Later, I was getting a voltage drop there, pulled down the fuse-box to the cabin floor (removed several boxes for room), and found the drop was across a crimped connection under the #8. Cleaned and soldered that junction, and blower worked again. I posted w/ photos. Others posted that I was crazy - either there is no such crimp (my photo faked?) or there would be no such drop (my multimeter lied?). I generally ignore such unschooled chatter. Later, I looked at my 1984 300D and didn't see that crimp, so perhaps a 1985-specific issue. In both cars, I ran a wire thru the grommet behind the battery (w/ in-line fuse) to power a relay, and rewired so the blower relay box is powered via the relay, not the #8 fuse. Good luck.
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Old 01-29-2018, 12:35 PM
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I'm rolling the 1980 300d non turbo...


What I'm trying to get at by me saying this is a "hard job" is strictly because of the location of the back side of the fuse box. The location which I will have to be unscrewing, cutting, crimping wires and etc, not to mention that I can't let anything get get mixed up.

So now my question is... What is the easiest way to do this? How can I get more access to the fuse. Is from inside the car?

The post above me, BillGrisom, said he was able to drop the box and wires all the way down to the floor. How did you pull this off? At first tinkering it seemed to me that the wires and grounds especially weren't long enough to allow me to pull the box to the floor?


Can you try to explain to me how you did that, in more detail please Bill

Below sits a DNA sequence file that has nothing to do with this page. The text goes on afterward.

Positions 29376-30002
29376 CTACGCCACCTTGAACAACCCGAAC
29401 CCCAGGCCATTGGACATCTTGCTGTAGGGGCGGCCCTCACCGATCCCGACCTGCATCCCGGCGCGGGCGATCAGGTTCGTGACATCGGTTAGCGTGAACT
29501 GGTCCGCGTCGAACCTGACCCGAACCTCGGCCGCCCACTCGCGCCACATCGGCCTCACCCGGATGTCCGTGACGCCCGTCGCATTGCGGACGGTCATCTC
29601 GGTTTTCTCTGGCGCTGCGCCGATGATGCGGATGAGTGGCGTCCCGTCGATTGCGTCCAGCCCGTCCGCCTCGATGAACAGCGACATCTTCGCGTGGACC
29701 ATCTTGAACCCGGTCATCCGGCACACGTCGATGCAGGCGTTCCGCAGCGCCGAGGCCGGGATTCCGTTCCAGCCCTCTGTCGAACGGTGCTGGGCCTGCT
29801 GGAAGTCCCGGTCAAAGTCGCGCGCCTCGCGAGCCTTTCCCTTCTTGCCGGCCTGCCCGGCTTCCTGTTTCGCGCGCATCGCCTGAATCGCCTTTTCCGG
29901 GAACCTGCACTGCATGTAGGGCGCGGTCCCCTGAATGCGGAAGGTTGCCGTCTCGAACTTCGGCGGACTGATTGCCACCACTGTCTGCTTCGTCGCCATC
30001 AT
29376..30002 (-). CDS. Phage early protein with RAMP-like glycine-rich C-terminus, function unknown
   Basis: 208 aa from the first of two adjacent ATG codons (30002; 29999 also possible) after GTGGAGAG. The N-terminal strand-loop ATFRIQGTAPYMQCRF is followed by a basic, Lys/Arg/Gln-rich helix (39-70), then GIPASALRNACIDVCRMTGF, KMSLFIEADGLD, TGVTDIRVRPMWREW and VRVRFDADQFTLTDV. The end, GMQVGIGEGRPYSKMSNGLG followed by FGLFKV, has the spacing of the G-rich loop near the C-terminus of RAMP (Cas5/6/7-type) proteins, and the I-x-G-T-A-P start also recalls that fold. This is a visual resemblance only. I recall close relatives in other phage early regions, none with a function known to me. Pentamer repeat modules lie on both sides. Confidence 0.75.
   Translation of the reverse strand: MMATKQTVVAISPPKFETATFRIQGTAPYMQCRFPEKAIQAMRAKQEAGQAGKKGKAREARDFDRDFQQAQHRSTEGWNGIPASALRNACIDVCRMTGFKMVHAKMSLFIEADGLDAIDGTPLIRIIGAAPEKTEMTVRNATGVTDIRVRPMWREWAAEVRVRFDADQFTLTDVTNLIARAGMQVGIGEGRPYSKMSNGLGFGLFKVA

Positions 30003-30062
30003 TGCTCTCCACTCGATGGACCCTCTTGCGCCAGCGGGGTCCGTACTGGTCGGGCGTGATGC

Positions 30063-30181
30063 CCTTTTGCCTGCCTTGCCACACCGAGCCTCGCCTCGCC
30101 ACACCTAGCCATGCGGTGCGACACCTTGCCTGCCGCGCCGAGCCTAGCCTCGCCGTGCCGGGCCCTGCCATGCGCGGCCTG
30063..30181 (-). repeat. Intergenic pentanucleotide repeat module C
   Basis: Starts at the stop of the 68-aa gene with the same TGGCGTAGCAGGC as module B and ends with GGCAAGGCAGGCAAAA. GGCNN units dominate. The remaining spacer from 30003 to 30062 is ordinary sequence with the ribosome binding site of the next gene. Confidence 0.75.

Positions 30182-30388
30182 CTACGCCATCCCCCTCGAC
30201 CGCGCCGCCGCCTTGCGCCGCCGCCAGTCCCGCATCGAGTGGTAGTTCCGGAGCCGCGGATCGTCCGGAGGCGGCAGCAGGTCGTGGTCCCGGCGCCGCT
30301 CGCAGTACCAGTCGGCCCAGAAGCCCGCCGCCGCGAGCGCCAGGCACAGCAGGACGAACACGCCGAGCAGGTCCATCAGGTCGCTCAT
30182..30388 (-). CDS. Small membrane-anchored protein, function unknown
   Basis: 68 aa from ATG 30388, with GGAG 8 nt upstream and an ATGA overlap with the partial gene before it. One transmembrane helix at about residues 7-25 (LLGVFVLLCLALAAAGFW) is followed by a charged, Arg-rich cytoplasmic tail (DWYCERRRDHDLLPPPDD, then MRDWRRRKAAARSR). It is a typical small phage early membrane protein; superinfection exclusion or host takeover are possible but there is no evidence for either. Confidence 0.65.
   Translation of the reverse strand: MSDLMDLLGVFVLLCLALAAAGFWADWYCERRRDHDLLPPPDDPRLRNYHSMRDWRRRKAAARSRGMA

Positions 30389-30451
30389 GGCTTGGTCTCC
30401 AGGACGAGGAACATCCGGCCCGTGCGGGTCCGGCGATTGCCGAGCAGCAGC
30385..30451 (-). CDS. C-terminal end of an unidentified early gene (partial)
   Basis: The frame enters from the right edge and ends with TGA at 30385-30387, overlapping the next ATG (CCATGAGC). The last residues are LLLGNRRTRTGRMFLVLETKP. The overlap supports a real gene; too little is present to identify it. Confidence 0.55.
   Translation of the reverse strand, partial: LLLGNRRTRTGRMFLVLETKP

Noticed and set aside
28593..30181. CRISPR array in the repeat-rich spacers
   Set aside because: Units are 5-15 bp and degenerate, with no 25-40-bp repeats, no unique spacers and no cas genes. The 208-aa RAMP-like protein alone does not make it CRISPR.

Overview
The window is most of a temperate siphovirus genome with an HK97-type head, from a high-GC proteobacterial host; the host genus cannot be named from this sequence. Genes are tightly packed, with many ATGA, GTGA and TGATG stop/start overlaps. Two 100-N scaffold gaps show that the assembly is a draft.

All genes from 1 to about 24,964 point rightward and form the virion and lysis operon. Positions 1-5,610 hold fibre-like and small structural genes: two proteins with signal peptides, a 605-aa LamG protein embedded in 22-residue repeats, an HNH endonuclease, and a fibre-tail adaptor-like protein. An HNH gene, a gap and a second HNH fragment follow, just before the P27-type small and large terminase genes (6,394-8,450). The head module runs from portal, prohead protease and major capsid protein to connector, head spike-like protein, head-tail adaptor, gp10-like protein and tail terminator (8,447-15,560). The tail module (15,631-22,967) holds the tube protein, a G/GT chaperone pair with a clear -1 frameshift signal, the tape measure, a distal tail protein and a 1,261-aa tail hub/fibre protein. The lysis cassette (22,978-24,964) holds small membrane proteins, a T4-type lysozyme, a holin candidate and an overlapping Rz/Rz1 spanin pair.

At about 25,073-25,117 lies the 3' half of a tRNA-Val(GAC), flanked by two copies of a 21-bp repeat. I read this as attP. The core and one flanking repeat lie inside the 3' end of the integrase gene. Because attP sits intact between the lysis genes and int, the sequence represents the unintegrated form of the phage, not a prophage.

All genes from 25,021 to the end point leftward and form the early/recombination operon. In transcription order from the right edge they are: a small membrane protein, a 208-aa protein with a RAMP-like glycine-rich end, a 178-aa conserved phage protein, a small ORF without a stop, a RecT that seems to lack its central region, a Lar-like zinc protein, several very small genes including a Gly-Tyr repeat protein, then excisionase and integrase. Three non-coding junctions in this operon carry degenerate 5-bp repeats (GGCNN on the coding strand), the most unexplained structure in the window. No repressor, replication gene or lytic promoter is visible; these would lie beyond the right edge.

Thanks guys
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Old 01-29-2018, 03:28 PM
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I would not replace the fuse box unless you know what you are doing. I would clean the area, solder 2 wires out and add another fuse to it. Use something like the modern car or a standalone fuse like inline fuse. Too many things can go wrong when replacing the fuse box. It is obviously the best solution.
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  #10  
Old 01-29-2018, 06:12 PM
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Quote:
Originally Posted by ah-kay View Post
I would not replace the fuse box unless you know what you are doing. I would clean the area, solder 2 wires out and add another fuse to it. Use something like the modern car or a standalone fuse like inline fuse. Too many things can go wrong when replacing the fuse box. It is obviously the best solution.
Agree. It's not that big a deal to bypass the fusebox.
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Old 01-30-2018, 11:20 AM
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Quote:
Originally Posted by tdoublenastywitit View Post
...
The post above me, BillGrisom, said he was able to drop the box and wires all the way down to the floor. How did you pull this off? ...
Sure, use google to search for my post, adding PeachParts to the search.
I don't recall that the fuse-box made it all the way to the floor, maybe 2" short, but certainly enough room to easily work on it. Put something down so you don't burn your carpet and don't set the car on fire soldering. My alarm box was already gone since it kept going off and I didn't understand it. There is a cruise control box in the way, and I recall another box. I needed a 1/4 socket w/ extension to get off one bracket screw. But, if doing as many suggested, and just soldering-in an in-line fuse-holder, you can do that from up top w/ fuse-box in-place.